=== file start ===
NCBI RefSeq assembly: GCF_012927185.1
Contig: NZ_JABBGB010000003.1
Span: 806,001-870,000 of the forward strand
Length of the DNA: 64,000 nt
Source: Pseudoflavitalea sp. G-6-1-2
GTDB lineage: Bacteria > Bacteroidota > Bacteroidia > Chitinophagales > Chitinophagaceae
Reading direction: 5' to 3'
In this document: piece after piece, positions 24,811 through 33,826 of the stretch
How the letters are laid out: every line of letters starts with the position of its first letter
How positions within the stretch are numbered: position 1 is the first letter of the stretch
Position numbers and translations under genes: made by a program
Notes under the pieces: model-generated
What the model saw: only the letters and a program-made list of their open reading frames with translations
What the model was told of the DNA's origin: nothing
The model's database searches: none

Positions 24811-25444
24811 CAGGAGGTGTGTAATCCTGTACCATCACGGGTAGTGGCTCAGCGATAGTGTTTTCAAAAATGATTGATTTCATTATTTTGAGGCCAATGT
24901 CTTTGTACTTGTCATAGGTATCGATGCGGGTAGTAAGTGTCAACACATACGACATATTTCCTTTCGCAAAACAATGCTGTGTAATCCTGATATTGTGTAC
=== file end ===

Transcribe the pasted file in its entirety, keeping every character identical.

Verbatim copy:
NCBI RefSeq assembly: GCF_012927185.1
Contig: NZ_JABBGB010000003.1
Span: 806,001-870,000 of the forward strand
Length of the DNA: 64,000 nt
Source: Pseudoflavitalea sp. G-6-1-2
GTDB lineage: Bacteria > Bacteroidota > Bacteroidia > Chitinophagales > Chitinophagaceae
Reading direction: 5' to 3'
In this document: piece after piece, positions 24,811 through 33,826 of the stretch
How the letters are laid out: every line of letters starts with the position of its first letter
How positions within the stretch are numbered: position 1 is the first letter of the stretch
Position numbers and translations under genes: made by a program
Notes under the pieces: model-generated
What the model saw: only the letters and a program-made list of their open reading frames with translations
What the model was told of the DNA's origin: nothing
The model's database searches: none

Positions 24811-25444
24811 CAGGAGGTGTGTAATCCTGTACCATCACGGGTAGTGGCTCAGCGATAGTGTTTTCAAAAATGATTGATTTCATTATTTTGAGGCCAATGT
24901 CTTTGTACTTGTCATAGGTATCGATGCGGGTAGTAAGTGTCAACACATACGACATATTTCCTTTCGCAAAACAATGCTGTGTAATCCTGATATTGTGTAC